“We cannot continue to accept empty promises like the ones China made to pressure North Korea to Reform only to shy away from enforcement.” (source)

On South China Sea:

“China’s island building in the south China Sea is and illegal taking of disputed areas without regard for international norms” (source)

Chinese Perception:

“Tillerson’s statements regarding the islands in the South China Sea are far from professional. If Trump’s diplomatic team shapes future Sino-US ties as it is doing now, the two sides had better prepare for a military clash” (source)

Gov. Terry Branstad

Position: Ambassador to China (Appointee)

Credentials: Iowa House of Representatives for (1973-1979), Lieutenant Governor of Iowa (1979-1984), Governor of Iowa (1984-2017).

Primary goal: Make Iowa Great “Again”

“But you know my focus has always been here on Iowa and I want to serve the people of Iowa.” (source)

Stance on China: Cooperative

On the TPP:

“Maybe it can be renegotiated and China could be included,” says Branstad. “That’s something I think should be looked at. Or the other thing to do would be bilateral agreements, like we’ve done with South Korea.”

On Relationship with President Xi:

Branstad and Xi have had a long friendly relationship since the 1980’s when the current President of China came and stayed in Iowa on an agricultural research trip. Since then Branstad has visited China numerous times, and has remained in close contact with Xi. Upon learning of his ambassadorship he is quoted as saying: 

“I am excited to catch up with our old friend.” (source)

Chinese Perception: Optimistic

“His expertise on China and friendship with Chinese and U.S. leaders are expected to facilitate him in lubricating the development of the most important bilateral relationship in the world.” (source)

General James Mattis

Position: Secretary of Defense (Nominee)

Credentials: 11th Commander of United States Central Command, the Unified Combatant Command (2010-2013), United States Joint Forces Command (2007-2010), NATO’s Supreme Allied Commander Transformation (2007-2009)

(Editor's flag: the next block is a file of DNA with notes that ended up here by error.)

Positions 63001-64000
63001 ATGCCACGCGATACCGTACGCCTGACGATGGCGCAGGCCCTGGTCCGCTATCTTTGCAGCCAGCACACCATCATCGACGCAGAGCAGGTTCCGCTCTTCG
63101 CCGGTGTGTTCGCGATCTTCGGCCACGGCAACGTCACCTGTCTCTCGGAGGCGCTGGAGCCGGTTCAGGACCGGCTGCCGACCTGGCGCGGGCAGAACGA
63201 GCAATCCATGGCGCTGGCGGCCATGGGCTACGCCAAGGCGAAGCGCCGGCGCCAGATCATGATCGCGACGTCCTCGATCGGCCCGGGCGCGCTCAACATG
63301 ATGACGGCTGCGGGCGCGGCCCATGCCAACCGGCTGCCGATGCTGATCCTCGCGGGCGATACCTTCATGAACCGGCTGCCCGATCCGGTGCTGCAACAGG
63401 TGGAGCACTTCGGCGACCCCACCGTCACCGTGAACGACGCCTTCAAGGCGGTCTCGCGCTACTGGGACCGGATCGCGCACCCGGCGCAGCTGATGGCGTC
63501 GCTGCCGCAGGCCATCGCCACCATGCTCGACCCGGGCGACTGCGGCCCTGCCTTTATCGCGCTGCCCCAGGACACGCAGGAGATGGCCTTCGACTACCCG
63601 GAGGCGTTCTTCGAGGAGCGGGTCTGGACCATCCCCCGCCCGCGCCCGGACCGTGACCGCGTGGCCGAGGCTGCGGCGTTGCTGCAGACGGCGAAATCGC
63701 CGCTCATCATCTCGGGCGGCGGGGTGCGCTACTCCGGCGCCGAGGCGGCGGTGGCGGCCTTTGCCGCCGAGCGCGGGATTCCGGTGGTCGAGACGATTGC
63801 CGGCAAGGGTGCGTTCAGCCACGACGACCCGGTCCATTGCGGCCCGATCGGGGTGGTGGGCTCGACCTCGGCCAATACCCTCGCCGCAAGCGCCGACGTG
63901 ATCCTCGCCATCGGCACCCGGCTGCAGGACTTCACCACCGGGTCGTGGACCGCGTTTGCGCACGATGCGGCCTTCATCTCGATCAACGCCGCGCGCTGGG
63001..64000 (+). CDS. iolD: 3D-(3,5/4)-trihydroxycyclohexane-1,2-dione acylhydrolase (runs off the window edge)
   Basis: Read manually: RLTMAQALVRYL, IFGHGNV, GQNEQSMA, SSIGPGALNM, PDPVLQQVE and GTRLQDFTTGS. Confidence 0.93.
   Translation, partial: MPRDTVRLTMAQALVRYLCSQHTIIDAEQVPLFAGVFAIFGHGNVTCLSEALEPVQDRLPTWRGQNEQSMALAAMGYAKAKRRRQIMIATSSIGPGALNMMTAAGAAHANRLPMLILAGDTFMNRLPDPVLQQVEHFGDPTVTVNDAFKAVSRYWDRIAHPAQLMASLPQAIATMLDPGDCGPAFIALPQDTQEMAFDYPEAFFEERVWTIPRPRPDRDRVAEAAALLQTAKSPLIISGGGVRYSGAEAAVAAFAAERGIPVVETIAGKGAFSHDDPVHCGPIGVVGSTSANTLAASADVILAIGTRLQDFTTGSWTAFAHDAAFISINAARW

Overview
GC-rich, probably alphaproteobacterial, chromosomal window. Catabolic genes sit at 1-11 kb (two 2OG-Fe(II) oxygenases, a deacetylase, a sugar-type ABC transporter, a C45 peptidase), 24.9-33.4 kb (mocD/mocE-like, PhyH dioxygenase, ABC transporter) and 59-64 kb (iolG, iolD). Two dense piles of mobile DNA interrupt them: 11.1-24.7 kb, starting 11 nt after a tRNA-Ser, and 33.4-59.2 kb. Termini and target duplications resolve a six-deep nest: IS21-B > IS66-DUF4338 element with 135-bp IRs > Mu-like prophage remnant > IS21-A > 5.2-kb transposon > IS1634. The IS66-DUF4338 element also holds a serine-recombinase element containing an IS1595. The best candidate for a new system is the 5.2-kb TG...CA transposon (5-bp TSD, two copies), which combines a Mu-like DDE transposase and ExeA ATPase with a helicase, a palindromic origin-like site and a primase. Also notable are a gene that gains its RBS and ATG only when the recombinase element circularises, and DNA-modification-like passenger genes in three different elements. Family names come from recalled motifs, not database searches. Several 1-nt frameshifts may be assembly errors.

Primary concerns: America’s Geopolitical Position  

“America’s foreign policy objective should be to reassert an order conducive to our security and that of our allies.” (source)

During confirmation hearing on date: January 12, 2017

Q: Do you believe that the world order is now under more strain than its ever been?

A: I think it’s under the biggest attack since World War Two, Sir, and that’s from Russia, from terrorist groups, and with what China is doing in the South China Sea. (source)

Stance on China: Weary

“Even long-term friends of our country are hedging their bets, questioning the reliability of our partnership.” (source)

 Chinese perception: Limited

While statements regarding other trump nominations and appointments are readily available via Chinese state media outlets for Mattis they are nonexistent. This careful approach by the CCP leadership is reflective of their recognition of his Military background and future position.

Daniel Grober is one of the Spring 2017 interns at the Carter Center’s China Program. You can follow him on Twitter @Daniel_Grober.